In praise of the law Bill Cosby’s newest accuser used to sue him for child sexual abuse – 40 years later

Opinion, Crime, NakedLaw

By my count, 20 women have now come forward to say that Bill Cosby raped or sexually assaulted them. A story that was shocking even a few weeks ago has become routine in the morning’s headlines, as woman after woman publicly tells her story. What’s different this week is that one woman has actually filed a lawsuit, alleging that Bill Cosby sexually assaulted her 40 years ago, when she was 15 years old and he was in his thirties.

How can she sue him decades later? Doesn’t the statute of limitations bar her claim?

No, it doesn’t. Under California law, a victim of child sexual abuse has either until age 26 or until three years after she connects her psychological injuries to the abuse, whichever is later.

Is this fair?

Absolutely. Indeed, it is vital to the ability of molestation victims to seek justice.

RELATED: In the rape accusations against Bill Cosby, no justice

I have represented many women and a few men bringing lawsuits under California’s expanded statute of limitations. That law came about because victims told legislators that child molestation is different than other civil wrongs, and indeed it is. If you are hit by a car, God forbid, you’ll understand immediately that your broken leg was caused by the accident. You’ll hopefully go to a lawyer, learn your rights and seek redress promptly.

But child molestation doesn’t work that way. A mountain of psychological research substantiates that victims suffer from depression, post-traumatic stress, anxiety, eating disorders and many other effects. But most blame themselves, or think that’s just the way they are, and don’t understand until many years later, usually after extensive psychotherapy, that their emotional injuries are rooted in the molestation they suffered as children.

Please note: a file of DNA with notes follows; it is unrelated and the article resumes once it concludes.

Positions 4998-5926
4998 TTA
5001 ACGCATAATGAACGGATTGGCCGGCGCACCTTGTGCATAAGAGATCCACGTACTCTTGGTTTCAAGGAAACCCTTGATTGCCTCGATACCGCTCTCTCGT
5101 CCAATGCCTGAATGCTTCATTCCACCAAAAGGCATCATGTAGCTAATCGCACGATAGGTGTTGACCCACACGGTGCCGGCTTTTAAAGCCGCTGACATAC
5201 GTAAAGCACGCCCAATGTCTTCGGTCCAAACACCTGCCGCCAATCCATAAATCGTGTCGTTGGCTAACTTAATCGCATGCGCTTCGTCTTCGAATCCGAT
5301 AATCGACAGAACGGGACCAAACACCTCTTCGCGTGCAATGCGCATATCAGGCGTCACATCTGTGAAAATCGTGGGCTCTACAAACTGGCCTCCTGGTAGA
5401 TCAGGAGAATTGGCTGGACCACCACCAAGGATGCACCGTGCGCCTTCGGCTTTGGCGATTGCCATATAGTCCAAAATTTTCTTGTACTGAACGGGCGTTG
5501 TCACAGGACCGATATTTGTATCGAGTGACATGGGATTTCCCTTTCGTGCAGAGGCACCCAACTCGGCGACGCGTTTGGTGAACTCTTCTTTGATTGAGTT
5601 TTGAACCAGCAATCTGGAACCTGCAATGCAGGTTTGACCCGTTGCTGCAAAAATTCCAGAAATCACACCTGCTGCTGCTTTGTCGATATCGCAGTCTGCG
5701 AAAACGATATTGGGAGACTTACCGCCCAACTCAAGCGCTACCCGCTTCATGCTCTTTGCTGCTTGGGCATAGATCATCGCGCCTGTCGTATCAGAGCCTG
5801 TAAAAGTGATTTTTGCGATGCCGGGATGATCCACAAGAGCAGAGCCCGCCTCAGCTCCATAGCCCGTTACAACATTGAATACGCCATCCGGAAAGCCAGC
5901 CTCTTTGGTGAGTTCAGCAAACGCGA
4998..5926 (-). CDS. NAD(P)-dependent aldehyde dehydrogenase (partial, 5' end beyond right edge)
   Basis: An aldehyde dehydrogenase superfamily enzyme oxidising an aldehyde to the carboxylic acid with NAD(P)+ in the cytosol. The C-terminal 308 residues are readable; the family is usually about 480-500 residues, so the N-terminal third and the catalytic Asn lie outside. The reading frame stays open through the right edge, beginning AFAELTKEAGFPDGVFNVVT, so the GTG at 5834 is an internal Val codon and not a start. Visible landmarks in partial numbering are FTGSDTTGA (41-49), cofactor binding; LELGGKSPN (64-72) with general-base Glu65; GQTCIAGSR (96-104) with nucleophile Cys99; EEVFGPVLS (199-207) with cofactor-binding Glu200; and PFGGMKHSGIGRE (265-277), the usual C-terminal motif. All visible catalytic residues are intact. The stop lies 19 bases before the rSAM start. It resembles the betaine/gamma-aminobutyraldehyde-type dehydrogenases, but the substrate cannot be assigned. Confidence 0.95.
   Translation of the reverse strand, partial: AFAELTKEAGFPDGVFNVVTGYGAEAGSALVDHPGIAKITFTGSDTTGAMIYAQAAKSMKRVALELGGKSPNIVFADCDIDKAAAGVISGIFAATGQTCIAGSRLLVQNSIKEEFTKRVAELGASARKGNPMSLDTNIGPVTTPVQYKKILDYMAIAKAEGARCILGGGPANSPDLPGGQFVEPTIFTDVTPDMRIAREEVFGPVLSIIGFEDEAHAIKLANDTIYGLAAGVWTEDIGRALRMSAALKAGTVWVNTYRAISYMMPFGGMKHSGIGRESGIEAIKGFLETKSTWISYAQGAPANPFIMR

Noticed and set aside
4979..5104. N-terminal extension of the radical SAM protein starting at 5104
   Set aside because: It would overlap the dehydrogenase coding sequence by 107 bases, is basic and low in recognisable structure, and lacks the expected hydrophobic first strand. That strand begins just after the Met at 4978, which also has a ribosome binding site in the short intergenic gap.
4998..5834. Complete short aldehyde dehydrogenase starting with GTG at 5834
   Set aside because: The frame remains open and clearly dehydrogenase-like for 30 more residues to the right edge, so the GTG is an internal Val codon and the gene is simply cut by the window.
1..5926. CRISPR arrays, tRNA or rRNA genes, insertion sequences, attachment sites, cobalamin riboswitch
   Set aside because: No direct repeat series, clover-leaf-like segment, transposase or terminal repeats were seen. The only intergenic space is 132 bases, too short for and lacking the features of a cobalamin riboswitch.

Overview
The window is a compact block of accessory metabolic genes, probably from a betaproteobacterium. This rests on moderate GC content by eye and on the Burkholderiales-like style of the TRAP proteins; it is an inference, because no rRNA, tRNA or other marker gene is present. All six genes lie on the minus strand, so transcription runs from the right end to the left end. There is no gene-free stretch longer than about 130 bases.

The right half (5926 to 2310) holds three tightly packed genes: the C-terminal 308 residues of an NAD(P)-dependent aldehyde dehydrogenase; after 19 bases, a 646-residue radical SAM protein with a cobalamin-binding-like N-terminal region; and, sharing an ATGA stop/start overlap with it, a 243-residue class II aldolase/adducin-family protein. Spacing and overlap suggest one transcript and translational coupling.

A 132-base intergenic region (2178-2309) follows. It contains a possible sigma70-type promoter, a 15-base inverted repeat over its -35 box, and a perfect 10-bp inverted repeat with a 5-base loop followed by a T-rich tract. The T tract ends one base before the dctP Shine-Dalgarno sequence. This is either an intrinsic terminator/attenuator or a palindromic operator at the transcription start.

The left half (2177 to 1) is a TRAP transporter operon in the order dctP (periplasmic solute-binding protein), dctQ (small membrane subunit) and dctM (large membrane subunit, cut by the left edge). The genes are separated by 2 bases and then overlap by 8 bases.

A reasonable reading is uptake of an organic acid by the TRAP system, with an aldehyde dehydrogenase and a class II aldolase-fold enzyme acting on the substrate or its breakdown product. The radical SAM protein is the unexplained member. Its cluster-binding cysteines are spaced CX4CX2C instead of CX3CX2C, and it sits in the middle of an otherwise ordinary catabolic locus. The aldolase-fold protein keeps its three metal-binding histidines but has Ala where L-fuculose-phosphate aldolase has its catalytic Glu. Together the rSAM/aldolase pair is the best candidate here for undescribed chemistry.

Statutes of limitations favor the wrongdoer. They allow people or institutions that have hurt others to walk away entirely from liability based only on the passage of time. The California legislature has said that child molesters do not get a free pass merely by running down the clock. Many states have similar laws granting child molestation victims their day in court if they connect the dots between the abuse and their injuries later in life.

How can she prove her case decades later?

Of course, victims suing years after the fact, such as Cosby’s accuser, must still prove every element of their cases in court. Plaintiff Judy Huth says in her lawsuit that a friend was with her during much of the day with Cosby. If that friend is a corroborating witness now, that will certainly help her case. But even if she’s not, Huth’s testimony is evidence, and she’s entitled to her day in court on her very serious charges that Cosby sexually assaulted her and caused her lifelong emotional injuries. Physical evidence or Huth’s statements to others years ago that Cosby abused her are not legally required.

Any other rule would ignore the body of knowledge we have about the insidiousness of child molestation and would bar victims from seeking justice against their perpetrators.

The views and opinions expressed here are those of the author and do not necessarily represent those of Avvo.

Photo: Randy Miramontez / Shutterstock

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